This has been an interesting last couple of months, as my wife and I have had much interaction with the medical community—I’ll spare you the more intimate details! For the most part, I’ve been very impressed with the many changes for good I observed at the various medical facilities we were (yes, necessarily) able to visit. Changes like: online checklists, posted checklists and barcoding systems; all to make sure they are giving the proper care and medicines to the proper person.
However, at the office level, where written instructions and policies are given to anxious patients for home care or preparation for a medical procedure, there was often real need of improvement.
Several times, my wife and I—having asked for clarification about a facility’s printed instructions—heard comments like the following from various medical professionals:
“No, you really don’t need to do that—we will take care of that during your procedure,” etc.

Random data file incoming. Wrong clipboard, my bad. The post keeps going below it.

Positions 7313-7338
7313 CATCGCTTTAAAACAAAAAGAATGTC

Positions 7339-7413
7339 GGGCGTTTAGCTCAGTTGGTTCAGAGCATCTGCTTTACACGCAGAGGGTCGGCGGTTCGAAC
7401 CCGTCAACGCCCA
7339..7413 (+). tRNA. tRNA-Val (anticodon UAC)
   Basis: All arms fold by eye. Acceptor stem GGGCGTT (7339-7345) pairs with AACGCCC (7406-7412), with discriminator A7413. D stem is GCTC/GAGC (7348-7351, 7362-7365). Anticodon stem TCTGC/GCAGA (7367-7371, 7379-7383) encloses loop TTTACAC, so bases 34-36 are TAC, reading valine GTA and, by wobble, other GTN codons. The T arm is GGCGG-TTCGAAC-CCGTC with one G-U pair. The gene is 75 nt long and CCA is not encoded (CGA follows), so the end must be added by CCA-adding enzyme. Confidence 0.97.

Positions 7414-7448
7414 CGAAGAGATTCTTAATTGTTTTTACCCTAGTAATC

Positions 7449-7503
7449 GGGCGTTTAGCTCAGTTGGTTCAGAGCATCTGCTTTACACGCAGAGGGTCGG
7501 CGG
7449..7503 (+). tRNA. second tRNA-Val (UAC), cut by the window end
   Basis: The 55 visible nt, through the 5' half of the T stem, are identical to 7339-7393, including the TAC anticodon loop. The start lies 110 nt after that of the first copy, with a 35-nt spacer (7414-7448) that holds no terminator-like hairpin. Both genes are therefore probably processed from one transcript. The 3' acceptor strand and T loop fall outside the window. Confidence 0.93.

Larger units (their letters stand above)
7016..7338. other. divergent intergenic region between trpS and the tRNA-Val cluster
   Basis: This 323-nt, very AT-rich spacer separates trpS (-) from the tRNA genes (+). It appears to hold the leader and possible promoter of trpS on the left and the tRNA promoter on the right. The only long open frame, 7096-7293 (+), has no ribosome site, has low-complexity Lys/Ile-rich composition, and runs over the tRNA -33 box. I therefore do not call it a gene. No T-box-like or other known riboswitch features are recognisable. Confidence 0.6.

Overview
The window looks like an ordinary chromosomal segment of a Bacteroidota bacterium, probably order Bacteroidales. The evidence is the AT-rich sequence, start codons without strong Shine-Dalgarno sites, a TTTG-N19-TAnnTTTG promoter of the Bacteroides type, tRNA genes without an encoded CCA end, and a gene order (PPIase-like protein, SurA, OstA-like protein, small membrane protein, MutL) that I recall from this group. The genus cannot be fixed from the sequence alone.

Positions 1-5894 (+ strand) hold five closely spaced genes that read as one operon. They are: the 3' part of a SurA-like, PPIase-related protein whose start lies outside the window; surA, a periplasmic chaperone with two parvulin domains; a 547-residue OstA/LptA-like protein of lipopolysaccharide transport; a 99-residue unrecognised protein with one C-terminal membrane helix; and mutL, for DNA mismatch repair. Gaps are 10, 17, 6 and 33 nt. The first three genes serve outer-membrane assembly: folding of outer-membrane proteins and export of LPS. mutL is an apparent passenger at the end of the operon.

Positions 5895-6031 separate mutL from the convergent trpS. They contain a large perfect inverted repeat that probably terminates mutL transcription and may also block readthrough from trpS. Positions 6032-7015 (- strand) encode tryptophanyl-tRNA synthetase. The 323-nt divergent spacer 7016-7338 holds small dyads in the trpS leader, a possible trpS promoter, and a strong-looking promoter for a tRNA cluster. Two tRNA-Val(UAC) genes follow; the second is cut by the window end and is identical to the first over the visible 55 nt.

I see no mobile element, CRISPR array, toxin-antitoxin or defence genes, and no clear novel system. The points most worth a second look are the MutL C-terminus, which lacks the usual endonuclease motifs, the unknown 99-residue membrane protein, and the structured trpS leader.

“That’s a good question—I will ask about that and get back with you!”
“I’m really not sure about that, let me talk to the doctor, and I’ll call you tomorrow”
“Really? The instructions say that?”
The things I am talking about here were not life-threatening; however, if WE had so many questions on the printed instructions from these providers, I feel certain others had the same questions and concerns. In fact, we heard more than one medical professional admit, even with some irritation, that those printed medical instructions were “in bad need of updating!”
These seemingly small inconveniences for patients can be disconcerting and, I would suggest, costly. Yet, I believe most medical professionals would tell you it’s “just part of the job” or “business as usual.”
Consider the time a patient loses when calling a medical facility; having to leave a message and then waiting sometimes days for a call back, so the patient can ask someone for clarification—only to be told, “I will have to ask someone else, and call you back!” Think of the time wasted by these medical professionals, having to interrupt each other, just to ensure patients have the latest and correct instructions—most of which will be shared with verbal communication.